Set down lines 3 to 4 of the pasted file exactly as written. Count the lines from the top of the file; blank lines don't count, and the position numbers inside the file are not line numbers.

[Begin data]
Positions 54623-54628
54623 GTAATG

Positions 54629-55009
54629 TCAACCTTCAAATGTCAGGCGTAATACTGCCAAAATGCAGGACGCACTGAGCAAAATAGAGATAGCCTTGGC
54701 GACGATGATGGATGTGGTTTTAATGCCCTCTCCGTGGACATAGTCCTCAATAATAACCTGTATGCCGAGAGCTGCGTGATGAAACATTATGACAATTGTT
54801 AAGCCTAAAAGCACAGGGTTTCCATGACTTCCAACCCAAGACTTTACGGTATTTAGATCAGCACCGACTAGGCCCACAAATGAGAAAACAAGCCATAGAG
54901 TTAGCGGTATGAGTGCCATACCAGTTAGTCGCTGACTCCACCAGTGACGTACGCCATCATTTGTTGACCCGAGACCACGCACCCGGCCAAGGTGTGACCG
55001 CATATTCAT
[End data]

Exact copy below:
Positions 54629-55009
54629 TCAACCTTCAAATGTCAGGCGTAATACTGCCAAAATGCAGGACGCACTGAGCAAAATAGAGATAGCCTTGGC